Another take is EVs convert over 77% of the electrical energy from the grid to power at the wheels. That would result in overall (0.77 x 26.4 = 20.3) 20.3 horsepower of motion for an EV. A wash at best.



This is not to put down EV's. There is one big advantage. Pollution from a point source such as a power plant is much more controllable than from millions of individual sources. So pollution from EV's is much more controllable from gasoline powered cars.



Also what needs to be factored in the 20 or so % of electrical generation that comes from hydo, wind, and other clean sources.

Last edited by WBC

For better or for worse, modern society is supported by petrochemicals, and not only for transportation.  I read a Scientific American article sometime back that estimated that the world is only capable of supplying enough food for about two thirds of the current population--petroleum-based fertilizers are used to increase crop yields to make up the difference.   Additionally, even if the industrialized world is able to make a meaningful move away from petroleum, the developing world would still use it since everything is ultimately driven by economics.  As soon as oil prices go down, "green" power magically becomes a secondary consideration for most.

The long-term solution appears to be fusion-based nuclear power (safer than fission) and high energy density batteries.  As we deplete worldwide petroleum reserves, both of these will become much more economically viable.

@WBC posted:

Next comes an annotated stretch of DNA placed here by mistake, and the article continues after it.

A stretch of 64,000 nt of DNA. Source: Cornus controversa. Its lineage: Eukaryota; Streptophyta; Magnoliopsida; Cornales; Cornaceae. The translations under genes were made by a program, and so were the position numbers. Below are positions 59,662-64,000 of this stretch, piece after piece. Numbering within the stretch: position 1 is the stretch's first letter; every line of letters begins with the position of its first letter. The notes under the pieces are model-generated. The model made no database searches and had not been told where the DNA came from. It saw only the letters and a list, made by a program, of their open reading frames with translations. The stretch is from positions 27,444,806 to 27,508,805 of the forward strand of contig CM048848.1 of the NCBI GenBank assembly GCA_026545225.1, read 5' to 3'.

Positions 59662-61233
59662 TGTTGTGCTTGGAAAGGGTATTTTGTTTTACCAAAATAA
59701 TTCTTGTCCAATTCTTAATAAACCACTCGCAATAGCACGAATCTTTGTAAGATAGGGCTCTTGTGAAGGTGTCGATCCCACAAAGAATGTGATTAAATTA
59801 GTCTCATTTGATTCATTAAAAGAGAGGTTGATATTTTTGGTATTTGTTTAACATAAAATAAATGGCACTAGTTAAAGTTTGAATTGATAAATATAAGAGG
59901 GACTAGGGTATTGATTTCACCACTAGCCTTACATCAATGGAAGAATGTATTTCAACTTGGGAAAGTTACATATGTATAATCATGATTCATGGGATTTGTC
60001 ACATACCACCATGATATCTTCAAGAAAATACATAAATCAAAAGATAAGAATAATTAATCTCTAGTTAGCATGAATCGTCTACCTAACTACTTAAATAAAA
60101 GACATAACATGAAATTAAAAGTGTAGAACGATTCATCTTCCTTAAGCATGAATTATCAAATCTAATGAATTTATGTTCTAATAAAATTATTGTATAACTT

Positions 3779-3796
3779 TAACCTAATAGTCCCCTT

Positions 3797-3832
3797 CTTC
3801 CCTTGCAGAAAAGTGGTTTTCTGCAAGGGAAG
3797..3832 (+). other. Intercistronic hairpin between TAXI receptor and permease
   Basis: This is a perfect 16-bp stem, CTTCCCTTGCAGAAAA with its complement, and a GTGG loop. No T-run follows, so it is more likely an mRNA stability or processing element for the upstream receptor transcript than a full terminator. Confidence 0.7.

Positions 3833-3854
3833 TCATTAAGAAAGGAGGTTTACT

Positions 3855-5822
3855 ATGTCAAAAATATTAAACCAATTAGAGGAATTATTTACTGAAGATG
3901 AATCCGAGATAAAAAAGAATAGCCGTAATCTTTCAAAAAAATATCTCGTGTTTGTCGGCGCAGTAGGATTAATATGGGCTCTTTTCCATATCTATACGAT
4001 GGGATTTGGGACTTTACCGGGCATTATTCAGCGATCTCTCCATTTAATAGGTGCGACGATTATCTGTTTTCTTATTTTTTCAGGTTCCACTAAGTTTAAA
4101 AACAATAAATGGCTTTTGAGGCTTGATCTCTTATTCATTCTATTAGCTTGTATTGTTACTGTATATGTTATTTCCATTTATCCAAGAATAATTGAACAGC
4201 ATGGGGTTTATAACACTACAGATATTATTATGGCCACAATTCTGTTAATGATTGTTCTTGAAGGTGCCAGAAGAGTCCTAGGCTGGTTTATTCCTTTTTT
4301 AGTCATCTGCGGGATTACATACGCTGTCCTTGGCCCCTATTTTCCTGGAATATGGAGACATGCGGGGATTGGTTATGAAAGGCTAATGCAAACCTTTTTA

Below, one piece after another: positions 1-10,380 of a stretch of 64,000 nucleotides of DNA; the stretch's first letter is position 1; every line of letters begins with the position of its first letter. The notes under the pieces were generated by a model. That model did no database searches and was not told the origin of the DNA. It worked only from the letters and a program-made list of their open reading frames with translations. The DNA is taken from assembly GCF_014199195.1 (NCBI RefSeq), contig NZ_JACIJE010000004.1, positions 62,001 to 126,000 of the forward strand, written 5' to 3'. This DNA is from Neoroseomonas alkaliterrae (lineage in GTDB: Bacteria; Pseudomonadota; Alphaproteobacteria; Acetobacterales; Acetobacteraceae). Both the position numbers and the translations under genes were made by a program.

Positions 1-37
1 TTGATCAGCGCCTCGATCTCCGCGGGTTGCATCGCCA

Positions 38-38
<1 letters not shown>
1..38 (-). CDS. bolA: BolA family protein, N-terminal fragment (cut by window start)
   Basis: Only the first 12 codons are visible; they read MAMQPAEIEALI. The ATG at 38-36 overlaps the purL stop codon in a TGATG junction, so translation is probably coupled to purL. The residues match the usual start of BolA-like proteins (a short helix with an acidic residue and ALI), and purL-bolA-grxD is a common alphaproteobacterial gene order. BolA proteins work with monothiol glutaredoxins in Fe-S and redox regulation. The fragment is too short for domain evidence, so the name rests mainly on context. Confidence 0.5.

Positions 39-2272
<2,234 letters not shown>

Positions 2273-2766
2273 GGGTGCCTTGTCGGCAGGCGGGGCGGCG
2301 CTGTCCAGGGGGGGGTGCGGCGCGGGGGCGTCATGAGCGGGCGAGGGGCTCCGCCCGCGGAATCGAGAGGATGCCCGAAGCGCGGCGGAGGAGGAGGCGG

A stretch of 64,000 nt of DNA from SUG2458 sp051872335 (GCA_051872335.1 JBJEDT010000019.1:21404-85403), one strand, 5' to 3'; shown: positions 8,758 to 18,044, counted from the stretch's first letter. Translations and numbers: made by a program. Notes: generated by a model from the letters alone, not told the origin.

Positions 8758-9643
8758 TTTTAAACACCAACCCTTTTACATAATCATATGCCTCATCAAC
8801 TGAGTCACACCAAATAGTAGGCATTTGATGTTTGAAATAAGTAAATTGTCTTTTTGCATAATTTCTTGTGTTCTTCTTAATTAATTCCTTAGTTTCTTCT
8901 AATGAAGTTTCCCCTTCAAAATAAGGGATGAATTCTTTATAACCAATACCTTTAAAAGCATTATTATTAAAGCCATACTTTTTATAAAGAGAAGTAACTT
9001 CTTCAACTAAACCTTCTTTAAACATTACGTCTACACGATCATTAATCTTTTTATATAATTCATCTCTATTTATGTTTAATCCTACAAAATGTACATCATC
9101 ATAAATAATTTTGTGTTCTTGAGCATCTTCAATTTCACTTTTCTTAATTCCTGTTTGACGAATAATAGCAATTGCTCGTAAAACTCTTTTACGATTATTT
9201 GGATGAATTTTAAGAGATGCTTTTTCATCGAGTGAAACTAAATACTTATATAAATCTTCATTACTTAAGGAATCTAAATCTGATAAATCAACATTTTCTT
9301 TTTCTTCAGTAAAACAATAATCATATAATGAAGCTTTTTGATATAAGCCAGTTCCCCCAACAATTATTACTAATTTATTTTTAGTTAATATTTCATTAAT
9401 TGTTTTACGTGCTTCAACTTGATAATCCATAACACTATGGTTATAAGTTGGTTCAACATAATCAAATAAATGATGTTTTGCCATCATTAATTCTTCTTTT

This is not to put down EV's. There is one big advantage. Pollution from a point source such as a power plant is much more controllable than from millions of individual sources. So pollution from EV's is much more controllable from gasoline powered cars.

Also what needs to be factored in the 20 or so % of electrical generation that comes from hydo, wind, and other clean sources.

I have an advanced degree in physics.  There has been some excellent analysis done by WBC and others above about energy production and losses.  The key, however, and the principal goal of EV's is to reduce the release of green house gases into the atmosphere.  See the bolded sentence from WBC's post above.  I have run power plants.  This is true.  Emissions are easier to control at a central source than they are from many distributed sources.  

What will it take?  Obviously, the grid needs to be improved.  This is very expensive.  The efficiency of all energy uses will need to be improved.  Again, very expensive.  Clean energy sources will need to brought on line.  Again, expensive.  

Will batteries be viable for trains?  Who knows?  We are at the beginning of a test and evaluation period.  Will we find a new energy storage medium or process instead of batteries?  No one knows.

Maybe the final solution for railroads will be to string overhead wire just as the Milwaukee railroad did on their transcontinental line.  (Remember, the goal is to reduce/stop emissions.  The government funded the UP and CP with subsidies in the 1860s with the original transcontinental line and may have to do it again.)  CA is stringing overhead wire from SF to San Jose right now.  It appears as if the CA high speed rail will be built no matter what the cost.